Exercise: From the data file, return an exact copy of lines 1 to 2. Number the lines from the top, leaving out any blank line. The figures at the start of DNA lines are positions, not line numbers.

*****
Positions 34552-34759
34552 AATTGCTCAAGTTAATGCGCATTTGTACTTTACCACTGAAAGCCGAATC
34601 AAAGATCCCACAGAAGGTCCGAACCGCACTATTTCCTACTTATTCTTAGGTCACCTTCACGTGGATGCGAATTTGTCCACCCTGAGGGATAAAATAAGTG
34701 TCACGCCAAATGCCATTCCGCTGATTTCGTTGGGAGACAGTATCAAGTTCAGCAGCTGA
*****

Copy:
Positions 34552-34759
34552 AATTGCTCAAGTTAATGCGCATTTGTACTTTACCACTGAAAGCCGAATC